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    From China factor to refugee crisis: Why India needs to strike a fine balance on Myanmar

    From China factor to refugee crisis: Why India needs to strike a fine balance on Myanmar

    From China factor to refugee crisis: Why India needs to strike a fine balance on Myanmar
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    By News18.com   IST (Updated)


    Even as refugees at its borders pose a challenge, India seeks working ties with junta despite condemning the Myanmar violence, especially in view of China.

    India walks a fine line on Myanmar, where a military coup in February has posed a diplomatic challenge to New Delhi and triggered a refugee crisis that has directly impacted the North-East.
    Even as India, in its measured responses, has maintained that it is “deeply concerned” and “monitoring the situation closely”, the China factor weighs heavily on its mind. With the military junta seizing control, protesters on the streets have alleged Beijing’s role in the coup. India will not like another country in its neighbourhood with China’s influence writ large.
    Not only that, a working relationship with the military establishment in Myanmar is key to India’s efforts to crack down on insurgents from the North-East escaping to the neighbouring country.
    On Wednesday, TS Tirumurti, India’s ambassador to the United Nations, condoled the loss of lives in protests triggered by the coup that overthrew civilian leader Aung San Suu Kyi, and sought maximum restraint in a closed session in New York. The UN, for its part, once again condemned the violence that has erupted in Myanmar. According to a local monitoring group, over 500 people have died till March-end in a crackdown on protesters.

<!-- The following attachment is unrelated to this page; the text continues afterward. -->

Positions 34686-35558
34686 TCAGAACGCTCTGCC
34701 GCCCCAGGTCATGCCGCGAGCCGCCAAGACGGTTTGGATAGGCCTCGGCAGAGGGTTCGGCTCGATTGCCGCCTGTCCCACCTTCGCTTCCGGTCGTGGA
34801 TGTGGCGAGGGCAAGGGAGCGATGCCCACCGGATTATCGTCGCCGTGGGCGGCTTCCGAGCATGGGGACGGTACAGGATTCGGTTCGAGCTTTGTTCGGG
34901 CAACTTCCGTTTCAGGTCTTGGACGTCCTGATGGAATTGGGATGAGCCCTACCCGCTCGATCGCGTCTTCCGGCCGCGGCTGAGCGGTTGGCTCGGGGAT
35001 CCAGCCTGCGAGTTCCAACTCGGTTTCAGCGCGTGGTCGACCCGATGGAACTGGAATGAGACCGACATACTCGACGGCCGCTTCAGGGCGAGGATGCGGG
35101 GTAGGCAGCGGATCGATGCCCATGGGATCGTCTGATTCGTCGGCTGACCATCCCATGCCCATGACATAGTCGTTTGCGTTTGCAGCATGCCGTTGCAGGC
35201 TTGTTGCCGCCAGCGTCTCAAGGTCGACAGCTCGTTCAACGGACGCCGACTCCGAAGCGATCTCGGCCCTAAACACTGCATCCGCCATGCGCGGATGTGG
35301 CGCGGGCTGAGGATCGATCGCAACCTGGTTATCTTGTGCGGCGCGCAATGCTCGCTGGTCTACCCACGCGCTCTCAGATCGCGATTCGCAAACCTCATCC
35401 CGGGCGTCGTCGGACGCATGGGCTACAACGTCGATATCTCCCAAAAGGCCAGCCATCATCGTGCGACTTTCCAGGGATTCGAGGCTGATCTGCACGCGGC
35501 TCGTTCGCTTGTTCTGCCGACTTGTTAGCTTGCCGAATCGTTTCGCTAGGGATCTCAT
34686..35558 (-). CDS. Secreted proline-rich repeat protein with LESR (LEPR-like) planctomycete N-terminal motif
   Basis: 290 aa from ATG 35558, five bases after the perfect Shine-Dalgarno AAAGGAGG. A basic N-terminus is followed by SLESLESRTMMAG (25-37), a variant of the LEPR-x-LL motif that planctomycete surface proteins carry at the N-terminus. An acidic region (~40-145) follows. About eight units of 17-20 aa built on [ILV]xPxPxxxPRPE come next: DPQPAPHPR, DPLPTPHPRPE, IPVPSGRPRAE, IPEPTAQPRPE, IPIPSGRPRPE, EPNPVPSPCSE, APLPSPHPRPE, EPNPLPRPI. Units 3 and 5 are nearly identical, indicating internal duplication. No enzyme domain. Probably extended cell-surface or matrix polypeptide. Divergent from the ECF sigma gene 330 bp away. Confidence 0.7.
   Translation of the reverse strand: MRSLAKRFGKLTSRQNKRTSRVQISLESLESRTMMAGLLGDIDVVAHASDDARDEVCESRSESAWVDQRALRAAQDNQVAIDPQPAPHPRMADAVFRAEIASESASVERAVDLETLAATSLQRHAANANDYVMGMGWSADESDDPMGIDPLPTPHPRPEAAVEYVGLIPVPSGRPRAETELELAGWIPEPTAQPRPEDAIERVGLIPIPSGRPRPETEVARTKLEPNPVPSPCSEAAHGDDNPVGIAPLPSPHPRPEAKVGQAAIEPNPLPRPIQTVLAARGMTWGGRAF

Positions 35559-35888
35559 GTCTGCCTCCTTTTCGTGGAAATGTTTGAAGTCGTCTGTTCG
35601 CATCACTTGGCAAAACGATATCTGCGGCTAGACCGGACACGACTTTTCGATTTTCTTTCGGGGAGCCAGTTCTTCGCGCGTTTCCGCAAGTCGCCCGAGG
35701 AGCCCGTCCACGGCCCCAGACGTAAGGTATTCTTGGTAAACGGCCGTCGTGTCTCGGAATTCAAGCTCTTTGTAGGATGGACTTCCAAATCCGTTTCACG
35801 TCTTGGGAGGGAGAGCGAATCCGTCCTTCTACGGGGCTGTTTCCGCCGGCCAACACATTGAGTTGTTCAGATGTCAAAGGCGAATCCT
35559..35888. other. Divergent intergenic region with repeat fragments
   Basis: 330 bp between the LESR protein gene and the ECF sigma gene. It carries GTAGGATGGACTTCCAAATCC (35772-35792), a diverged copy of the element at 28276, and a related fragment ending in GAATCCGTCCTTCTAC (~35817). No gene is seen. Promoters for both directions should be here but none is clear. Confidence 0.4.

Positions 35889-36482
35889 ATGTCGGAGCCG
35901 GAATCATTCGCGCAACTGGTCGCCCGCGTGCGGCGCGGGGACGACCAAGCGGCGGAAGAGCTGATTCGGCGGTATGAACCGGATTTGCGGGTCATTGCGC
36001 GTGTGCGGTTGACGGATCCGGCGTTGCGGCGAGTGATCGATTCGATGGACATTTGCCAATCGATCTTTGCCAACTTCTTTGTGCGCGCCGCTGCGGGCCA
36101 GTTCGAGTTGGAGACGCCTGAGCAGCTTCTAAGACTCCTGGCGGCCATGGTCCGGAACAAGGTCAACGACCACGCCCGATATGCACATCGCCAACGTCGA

Back home, India faces the refugee question with hundreds fleeing the violence in Myanmar and undertaking risky journeys to India’s borders. Some among them are policemen, who have refused military orders to open fire on civilians holding protests.
    The refugee crisis
    The Manipur home department has withdrawn a controversial order not to provide shelter to those reaching there. A circular dated March 26 had stated that the “district administration should not open any camps to provide food and shelter”, directed the civil society and NGOs to do the same, and mentioned that those seeking refuge should be “politely turned away”.
    The order triggered a backlash on social media against what critics termed an inhumane act in complete contrast to India’s long-standing tradition of providing refuge to those persecuted. The revised circular, however, said the contents of the original one had been “misconstrued and interpreted differently”.
    The government maintains that India is not a signatory to the 1951 UN Convention on Status of Refugees and the 1967 Protocol. It says the standard operating procedures (SOPs) issued in 2011 will be followed in matters involving those claiming to be refugees.